Bifocal and multifocal contact lenses are designed to give you good vision when you reach your 40s. Beginning at this age, you may need to hold reading material – like a menu or newspaper – farther from your eyes to see it clearly. This condition is called “presbyopia.”
Bifocal and multifocal contact lenses are available in both soft and rigid gas permeable (GP) materials.
Bifocal contacts lenses (like bifocal eyeglass lenses) have two powers – one for seeing clearly far away and one for seeing clearly up close. Multifocal contact lenses, like progressive eyeglass lenses, have a range of powers for seeing clearly far away, up close and everywhere in between. (“Multifocal” is also used as a catch-all term for all lenses with more than one power, including bifocals.)
Most people who try multifocal contact lenses are happy with them. But some compromises may be necessary when you wear these lenses. For example, your distance vision with multifocal contact lenses may not seem clear enough, or you may have trouble with glare at night or not being able to see small print.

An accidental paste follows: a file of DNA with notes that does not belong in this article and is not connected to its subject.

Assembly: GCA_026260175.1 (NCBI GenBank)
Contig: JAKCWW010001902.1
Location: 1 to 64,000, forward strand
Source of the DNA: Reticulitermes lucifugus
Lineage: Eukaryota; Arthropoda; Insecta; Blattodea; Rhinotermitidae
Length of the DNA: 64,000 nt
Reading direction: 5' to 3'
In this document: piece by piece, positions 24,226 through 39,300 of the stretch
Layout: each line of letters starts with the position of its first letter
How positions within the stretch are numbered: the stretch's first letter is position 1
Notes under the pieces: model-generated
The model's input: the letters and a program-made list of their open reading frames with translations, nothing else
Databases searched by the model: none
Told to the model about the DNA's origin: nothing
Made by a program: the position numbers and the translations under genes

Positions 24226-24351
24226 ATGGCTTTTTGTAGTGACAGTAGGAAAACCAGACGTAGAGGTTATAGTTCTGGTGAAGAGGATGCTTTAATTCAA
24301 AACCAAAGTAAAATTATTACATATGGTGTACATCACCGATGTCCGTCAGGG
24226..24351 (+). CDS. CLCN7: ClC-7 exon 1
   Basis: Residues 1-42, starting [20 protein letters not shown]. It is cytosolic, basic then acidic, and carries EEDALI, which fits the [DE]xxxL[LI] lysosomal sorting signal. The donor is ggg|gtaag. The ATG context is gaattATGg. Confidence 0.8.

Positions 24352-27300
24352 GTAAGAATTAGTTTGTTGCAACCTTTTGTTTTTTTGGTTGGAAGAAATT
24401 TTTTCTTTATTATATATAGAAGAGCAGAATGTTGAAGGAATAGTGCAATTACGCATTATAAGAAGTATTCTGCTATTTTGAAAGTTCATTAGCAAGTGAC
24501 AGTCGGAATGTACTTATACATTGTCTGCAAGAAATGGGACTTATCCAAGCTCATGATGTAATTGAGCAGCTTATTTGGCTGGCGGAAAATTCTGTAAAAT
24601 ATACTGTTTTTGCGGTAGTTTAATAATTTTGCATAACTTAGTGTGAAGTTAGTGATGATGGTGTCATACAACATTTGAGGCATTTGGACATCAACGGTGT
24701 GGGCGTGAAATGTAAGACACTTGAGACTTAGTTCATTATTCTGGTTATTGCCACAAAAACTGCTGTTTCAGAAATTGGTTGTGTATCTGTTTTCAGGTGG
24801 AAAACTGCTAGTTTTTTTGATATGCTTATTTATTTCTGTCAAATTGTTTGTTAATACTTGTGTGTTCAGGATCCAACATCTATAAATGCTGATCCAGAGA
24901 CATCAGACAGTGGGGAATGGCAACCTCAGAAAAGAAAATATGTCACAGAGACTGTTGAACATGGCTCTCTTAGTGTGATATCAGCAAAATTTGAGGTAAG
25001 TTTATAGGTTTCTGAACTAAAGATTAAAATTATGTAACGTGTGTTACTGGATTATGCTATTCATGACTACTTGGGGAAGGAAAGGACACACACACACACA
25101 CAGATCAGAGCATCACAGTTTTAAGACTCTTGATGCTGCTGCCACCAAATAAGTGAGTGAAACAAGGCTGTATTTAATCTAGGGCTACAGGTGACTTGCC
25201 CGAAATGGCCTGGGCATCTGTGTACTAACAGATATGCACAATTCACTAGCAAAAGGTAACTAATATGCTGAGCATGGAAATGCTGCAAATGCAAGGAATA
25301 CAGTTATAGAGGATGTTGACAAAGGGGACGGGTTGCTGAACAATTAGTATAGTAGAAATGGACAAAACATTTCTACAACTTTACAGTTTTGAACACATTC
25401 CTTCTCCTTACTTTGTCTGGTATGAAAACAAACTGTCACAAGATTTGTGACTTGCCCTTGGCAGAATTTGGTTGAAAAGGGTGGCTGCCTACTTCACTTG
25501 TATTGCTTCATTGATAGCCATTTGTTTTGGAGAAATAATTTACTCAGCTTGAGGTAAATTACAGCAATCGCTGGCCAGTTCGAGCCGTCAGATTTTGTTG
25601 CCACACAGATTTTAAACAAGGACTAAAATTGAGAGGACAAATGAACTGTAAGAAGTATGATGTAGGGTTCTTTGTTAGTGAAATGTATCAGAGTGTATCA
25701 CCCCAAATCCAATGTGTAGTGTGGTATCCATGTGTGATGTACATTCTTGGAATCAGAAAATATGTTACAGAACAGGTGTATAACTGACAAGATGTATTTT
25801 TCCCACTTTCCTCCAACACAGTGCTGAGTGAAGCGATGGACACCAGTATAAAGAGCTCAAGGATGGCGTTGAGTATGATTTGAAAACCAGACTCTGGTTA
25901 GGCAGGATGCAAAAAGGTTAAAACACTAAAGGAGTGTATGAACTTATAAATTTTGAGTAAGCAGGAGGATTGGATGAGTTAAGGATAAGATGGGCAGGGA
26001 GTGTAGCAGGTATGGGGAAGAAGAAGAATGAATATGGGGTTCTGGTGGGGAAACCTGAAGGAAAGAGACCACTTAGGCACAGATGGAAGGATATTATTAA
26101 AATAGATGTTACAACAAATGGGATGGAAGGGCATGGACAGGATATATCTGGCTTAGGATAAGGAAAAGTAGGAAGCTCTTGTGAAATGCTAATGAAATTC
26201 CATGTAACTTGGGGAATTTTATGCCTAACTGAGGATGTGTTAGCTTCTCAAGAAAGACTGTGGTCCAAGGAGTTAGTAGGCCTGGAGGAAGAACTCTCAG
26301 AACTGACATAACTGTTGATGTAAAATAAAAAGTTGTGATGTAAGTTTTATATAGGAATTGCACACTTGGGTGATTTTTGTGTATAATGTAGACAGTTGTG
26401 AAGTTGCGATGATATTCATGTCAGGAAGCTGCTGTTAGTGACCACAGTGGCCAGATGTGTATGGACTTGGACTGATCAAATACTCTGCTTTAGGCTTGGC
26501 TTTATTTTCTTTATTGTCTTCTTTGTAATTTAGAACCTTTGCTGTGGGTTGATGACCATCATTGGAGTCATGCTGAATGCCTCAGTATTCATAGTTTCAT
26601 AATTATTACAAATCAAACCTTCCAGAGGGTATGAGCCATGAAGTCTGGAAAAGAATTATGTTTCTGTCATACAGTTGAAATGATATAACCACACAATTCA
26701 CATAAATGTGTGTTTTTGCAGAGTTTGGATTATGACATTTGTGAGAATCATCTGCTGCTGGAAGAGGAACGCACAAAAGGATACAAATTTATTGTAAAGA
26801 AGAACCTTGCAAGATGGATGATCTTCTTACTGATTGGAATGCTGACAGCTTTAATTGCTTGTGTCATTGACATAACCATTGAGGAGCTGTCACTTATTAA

In some cases, a person with presbyopia may prefer monovision or modified monovision. Both of these fitting strategies use single vision lenses – that is, lenses that each have only one power – instead of multifocals.
In monovision, you wear a single vision contact lens on one eye for your distance vision and a single vision contact lens on the other eye that has a prescription for your near vision. In modified monovision, you wear a single vision “distance lens” on one eye and a multifocal contact lens on the other eye to help you see better up close.
To determine the best contact lenses for your vision needs when you reach “bifocal age,” call our office for a consultation.